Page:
Cerca de Pedra São Benedito Pulped Natural

  • Country
  • State
  • Region
    Chapada Diamantina
  • Town
  • Elevation
    1,270m above sea level
  • Variety
    Red and Yellow Catuaí
  • Processing
    Pulped Natural
  • Producer
    Silvio Leite
  • Awards
    Cup of Excellence 2021

Elegant and lifted, with great complexity and sparkling acidity. Peach iced tea, apricot and mandarin, with a silky, tea-like mouthfeel.

This coffee was produced by our dear friend, coffee mentor and sourcing partner in Brazil, Silvio Leite. This is Silvio’s second harvest from his farm, Fazenda Cerca de Pedra, São Benedito, which is located in Piatã, a privileged coffee growing region in Bahia’s Chapada Diamantina region.

We have worked with Silvio for many years to source the very best coffees that Brazil has to offer; however, this is only the second year that we have been able to actually purchase coffee produced by Silvio himself! For many years he talked about his dream of owning his own farm, and we were thrilled to see this dream become a reality in 2020.

As Silvio states, “This farm comes as a fulfillment of a dream. Having been in the coffee business for over 40 years, the dream of producing my own coffee comes true now with Fazenda Cerca de Pedra Sao Benedito, and my first harvest.”

Silvio purchased this 30-hectare farm in 2019. Currently, 6 hectares are planted with coffee, including some Gesha, SL-28 and Pacamara varieties that Silvio is trialing on the land. This particular lot is a 50/50 mix of Red and Yellow Catuaí. 

To ensure he is set up for success, Silvio has an all-star team – Antônio Rigno (of the multi-award-winning São Judas Tadeau) is acting as Silvio’s advisor, Kleumon Silva Moreira (owner of Sitio Canaã) is the manager of the farm, and further assistance is provided by Wedson Marques de Souza, whose farm placed 4th in 2021’s Cup of Excellence competition. Silvio has worked as an advisor and business partner with these producers for many years, and there is a lot of trust and mutual respect between each of them. With all four minds together, we are excited to see what they are capable of! 

When asked about the future of the farm, Silvio explained that his ultimate goal is to make the farm “a model… a coffee school to showcase how to sustainably produce specialty coffee. With the help of an agronomist, we are sharing this knowledge with many small producers in the region who may not have the resources to afford external consultation and advice.” We are excited to see how the project develops over coming years!

Head here to learn more about Silvio and the incredible work he’s done in Brazil.


Piatã is a unique and distinct coffee-growing region. The coffees produced here tend to be very floral, sweet and complex, and quite different from those that we source elsewhere in Brazil. There are two main factors behind this: Coffee grows at elevations of up to 1,400 meters above sea level, which is very high for Brazil. Additionally, temperatures in Piatã range from about 2°C to 18°C in winter, some of the lowest in the country. Combined, the high elevation and cool climate are key in slowing down the maturation of the coffee cherries, leading to an increased concentration of sugars in the bean. The result is a cup profile that is bright, transparent, and distinctive. Piatã’s relative closeness to the Equator line ensures coffee trees can experience such drastic conditions without being affected by frost, unlike traditional coffee-growing regions in the country.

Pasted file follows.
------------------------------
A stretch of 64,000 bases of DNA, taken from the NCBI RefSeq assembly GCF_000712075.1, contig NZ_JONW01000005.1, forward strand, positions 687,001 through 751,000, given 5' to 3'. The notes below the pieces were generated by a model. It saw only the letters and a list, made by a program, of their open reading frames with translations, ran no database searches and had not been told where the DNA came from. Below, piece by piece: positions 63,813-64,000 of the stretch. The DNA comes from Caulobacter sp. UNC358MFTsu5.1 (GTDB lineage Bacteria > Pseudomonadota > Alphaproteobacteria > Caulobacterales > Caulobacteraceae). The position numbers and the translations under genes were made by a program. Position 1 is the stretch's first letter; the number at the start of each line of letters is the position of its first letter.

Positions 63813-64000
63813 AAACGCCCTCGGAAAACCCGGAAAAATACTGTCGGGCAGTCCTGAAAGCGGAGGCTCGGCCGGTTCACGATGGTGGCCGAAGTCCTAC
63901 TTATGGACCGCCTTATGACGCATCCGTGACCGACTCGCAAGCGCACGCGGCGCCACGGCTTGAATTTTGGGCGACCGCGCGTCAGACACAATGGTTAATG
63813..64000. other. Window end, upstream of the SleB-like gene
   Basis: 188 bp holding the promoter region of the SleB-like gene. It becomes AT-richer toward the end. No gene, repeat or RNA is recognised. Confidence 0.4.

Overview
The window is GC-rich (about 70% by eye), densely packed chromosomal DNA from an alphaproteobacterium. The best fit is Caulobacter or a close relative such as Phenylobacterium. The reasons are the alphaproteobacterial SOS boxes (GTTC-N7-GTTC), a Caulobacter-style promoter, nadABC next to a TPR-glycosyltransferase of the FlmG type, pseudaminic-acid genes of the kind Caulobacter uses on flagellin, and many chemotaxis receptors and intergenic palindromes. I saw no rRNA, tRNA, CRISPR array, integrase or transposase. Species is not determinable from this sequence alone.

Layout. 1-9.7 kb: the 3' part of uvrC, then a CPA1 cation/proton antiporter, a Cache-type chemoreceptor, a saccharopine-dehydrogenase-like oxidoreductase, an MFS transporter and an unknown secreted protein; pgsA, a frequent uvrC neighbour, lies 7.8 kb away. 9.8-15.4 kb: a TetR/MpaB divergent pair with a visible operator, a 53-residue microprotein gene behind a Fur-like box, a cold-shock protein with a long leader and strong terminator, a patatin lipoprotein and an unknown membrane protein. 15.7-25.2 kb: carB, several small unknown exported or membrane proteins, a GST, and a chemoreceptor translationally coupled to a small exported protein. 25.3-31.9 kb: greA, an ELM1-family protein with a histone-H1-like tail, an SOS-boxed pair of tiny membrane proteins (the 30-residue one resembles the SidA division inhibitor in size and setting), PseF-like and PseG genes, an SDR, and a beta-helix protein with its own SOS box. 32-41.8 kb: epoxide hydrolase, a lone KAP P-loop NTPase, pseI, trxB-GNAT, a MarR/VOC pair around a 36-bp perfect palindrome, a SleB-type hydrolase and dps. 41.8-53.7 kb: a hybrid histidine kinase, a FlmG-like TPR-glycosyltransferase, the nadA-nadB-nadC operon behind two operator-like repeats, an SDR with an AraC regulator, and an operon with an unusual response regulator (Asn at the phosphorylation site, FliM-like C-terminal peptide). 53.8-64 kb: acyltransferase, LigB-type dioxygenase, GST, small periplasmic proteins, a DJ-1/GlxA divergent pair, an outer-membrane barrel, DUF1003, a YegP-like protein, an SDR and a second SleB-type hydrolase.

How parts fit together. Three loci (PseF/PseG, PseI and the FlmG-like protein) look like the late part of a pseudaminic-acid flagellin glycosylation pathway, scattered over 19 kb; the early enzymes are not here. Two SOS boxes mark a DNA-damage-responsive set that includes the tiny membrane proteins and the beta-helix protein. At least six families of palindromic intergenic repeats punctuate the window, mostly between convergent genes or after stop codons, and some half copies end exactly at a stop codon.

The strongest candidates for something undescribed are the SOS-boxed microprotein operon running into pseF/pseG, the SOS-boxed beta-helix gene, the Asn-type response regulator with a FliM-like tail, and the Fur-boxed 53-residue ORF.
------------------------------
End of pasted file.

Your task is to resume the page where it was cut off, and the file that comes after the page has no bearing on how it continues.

Coffees from Piatã are considered some of the best in Brazil. The town was first internationally recognised for its high quality in 2009, when five of the top 10 spots in Brazil’s Cup of Excellence came from Piatã. The region’s dominance in the competition has continued every year since, particularly in 2016 when an astounding 19 of the 24 winning lots came from Piatã!  These coffees are extremely limited, as production here is relatively low, given the small scale of the farms in this part of Brazil. MCM has been sourcing coffee from this region since 2012.


At Cerca de Pedra São Benedito, processing starts on the field. The team closely monitors the Brix degree of coffee cherries, as this gives them a good indication of when they have hit peak maturation – the perfect time for picking. Cherries were carefully harvested by hand, mostly by local women (called “panhadeiras de cafe”) who are extremely disciplined and ensure only the very best cherries are selected.


This coffee was then processed using the pulped natural process. After pulping, the beans were dried in greenhouses with their mucilage still attached—spread in layers of about four centimetres and turned several times a day. At this stage, the coffee is practically left in the shade, as this slows down and extends the drying considerably. Silvio tells us this is key in improving and ‘saving’ the fructose and all positive attributes found in the remaining mucilage, as these contribute to a higher quality in the final cup. Finally, the beans were separated into numbered lots, and later stored and rested in parchment in a purpose-built warehouse. They were then cupped for quality control prior to export.